If we were to rank all emerging technologies for their power to transform the world, DLTs (distributed Ledger technologies) would be right up there. And, among the many different types of innovation, blockchain would probably be nominated as the most significant because of its potential for creating secure, real-time communication networks with the ability to support and enhance everything from supply chains and payment systems to Smart Contracts and healthcare data sharing.
The operative word in the previous paragraph is ‘potential’. Because, while blockchain technology shows enormous promise, that promise won’t be realised until mass adoption occurs. And, while we’re undoubtedly getting closer to that point, we’re not – quite – there yet. So the key question is: what’s preventing mass adoption? And the answer can be summed up in a simple single word: interoperability. Only when DLTs can interoperate simply and easily will they (and particularly blockchain) be universally accepted as a default approach to connectivity in a wide range of applications.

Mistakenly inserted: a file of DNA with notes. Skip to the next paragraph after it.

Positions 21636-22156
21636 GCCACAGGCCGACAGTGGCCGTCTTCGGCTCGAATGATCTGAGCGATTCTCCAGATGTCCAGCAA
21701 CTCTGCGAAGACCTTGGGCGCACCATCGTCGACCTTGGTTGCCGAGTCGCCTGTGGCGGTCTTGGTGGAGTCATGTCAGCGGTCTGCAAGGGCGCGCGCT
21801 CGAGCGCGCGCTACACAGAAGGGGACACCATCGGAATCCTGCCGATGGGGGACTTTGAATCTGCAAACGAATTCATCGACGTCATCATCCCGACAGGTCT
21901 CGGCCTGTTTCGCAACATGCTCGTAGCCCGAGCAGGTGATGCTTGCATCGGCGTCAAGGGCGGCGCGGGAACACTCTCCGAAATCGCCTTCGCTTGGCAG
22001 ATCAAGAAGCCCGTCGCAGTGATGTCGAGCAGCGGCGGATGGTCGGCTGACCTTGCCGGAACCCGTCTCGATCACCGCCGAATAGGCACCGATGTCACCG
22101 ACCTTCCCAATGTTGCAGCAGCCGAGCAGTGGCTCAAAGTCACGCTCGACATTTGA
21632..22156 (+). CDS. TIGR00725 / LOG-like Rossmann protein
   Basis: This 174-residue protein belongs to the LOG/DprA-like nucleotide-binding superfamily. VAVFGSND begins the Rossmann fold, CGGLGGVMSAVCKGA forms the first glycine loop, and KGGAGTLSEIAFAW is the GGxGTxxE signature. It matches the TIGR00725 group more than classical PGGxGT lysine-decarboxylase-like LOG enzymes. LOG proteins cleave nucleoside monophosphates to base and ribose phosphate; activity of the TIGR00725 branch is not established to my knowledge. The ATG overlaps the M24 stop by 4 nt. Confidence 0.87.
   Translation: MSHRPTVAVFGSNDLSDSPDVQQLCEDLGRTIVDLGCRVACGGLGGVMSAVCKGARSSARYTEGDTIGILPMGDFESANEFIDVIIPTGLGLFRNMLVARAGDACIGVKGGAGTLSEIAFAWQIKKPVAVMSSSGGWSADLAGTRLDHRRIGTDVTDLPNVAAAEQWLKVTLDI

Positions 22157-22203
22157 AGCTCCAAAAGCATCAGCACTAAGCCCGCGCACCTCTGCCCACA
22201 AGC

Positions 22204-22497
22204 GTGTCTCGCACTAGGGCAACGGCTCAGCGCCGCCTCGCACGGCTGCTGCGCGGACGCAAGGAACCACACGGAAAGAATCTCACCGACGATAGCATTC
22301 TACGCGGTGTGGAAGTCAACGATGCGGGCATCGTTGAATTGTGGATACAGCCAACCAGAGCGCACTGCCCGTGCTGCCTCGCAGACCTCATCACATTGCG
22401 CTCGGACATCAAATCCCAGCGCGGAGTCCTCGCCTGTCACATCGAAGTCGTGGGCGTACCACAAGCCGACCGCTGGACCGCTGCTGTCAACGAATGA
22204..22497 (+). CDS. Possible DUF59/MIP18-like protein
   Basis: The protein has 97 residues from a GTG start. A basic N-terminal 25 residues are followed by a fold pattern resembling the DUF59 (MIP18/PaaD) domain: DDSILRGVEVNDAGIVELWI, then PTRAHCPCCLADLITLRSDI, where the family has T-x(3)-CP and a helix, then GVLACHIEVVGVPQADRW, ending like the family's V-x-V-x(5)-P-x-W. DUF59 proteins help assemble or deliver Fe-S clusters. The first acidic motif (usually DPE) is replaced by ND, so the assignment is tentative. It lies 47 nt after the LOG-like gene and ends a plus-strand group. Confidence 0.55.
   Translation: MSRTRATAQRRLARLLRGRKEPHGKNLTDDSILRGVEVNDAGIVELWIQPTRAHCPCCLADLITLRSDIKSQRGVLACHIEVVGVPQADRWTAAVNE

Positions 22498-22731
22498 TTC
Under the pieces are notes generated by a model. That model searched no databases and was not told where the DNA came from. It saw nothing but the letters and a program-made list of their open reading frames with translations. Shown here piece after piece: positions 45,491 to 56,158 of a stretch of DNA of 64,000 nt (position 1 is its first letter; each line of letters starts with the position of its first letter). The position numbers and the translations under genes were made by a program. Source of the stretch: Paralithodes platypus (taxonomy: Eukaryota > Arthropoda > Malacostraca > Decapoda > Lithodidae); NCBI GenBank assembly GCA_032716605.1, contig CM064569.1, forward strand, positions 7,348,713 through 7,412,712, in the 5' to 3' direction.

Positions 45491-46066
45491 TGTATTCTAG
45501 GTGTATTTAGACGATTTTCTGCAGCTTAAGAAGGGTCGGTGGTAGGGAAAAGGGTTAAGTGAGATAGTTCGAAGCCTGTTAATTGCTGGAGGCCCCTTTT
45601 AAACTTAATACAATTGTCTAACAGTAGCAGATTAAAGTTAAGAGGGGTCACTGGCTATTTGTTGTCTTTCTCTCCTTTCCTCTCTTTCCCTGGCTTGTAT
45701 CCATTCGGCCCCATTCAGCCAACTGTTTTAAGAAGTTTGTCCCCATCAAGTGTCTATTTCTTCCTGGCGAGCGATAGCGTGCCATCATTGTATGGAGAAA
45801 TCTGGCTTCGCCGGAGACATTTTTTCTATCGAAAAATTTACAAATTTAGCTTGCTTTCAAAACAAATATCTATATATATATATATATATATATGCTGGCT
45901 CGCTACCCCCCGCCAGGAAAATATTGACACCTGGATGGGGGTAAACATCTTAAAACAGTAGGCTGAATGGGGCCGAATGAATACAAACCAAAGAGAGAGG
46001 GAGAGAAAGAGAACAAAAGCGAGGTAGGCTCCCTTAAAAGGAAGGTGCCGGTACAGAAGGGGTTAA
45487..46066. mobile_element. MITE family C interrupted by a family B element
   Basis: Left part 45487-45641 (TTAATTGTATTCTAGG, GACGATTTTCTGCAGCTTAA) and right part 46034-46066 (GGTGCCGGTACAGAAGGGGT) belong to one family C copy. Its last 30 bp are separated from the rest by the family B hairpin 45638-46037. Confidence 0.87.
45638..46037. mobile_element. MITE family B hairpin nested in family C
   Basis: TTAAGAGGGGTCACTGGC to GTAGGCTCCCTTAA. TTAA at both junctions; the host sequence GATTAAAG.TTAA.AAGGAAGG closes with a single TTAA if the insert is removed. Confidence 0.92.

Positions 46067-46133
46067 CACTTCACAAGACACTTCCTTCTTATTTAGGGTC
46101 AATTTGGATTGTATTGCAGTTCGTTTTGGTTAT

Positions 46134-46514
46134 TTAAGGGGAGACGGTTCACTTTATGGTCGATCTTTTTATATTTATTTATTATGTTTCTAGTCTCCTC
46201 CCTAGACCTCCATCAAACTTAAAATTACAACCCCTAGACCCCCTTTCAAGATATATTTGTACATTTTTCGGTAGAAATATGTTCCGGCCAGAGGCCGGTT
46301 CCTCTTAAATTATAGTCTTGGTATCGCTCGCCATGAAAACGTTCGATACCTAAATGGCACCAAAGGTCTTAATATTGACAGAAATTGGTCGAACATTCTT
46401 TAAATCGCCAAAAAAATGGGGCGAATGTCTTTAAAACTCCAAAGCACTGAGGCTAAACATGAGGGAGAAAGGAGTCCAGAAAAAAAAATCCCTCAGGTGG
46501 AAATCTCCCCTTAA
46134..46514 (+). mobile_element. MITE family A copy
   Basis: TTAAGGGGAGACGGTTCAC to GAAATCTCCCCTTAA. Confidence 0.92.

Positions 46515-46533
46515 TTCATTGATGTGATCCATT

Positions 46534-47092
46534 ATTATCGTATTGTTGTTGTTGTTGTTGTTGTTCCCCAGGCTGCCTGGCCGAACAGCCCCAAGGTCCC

In one sense, of course – an essentially technical sense – this challenge is already solved. My own company, Quant Network, provides a DLT operating system which offers enterprise interoperability between DLTs at scale. But, before we reach the tipping point of mass adoption, the condition of interoperability must be met in a wider sense: we need to deliver not only technical interoperability but governance interoperability and business interoperability, too. And this will require the adoption of regulatory frameworks and international standards across all jurisdictions.
My conviction that regulation will play a fundamental part in driving the market adoption of blockchain began as long ago as 2009, during the global financial crisis. In the decade before this, I had held various cybersecurity roles both in the private sector and within governments, and I now held a senior role in HM Treasury...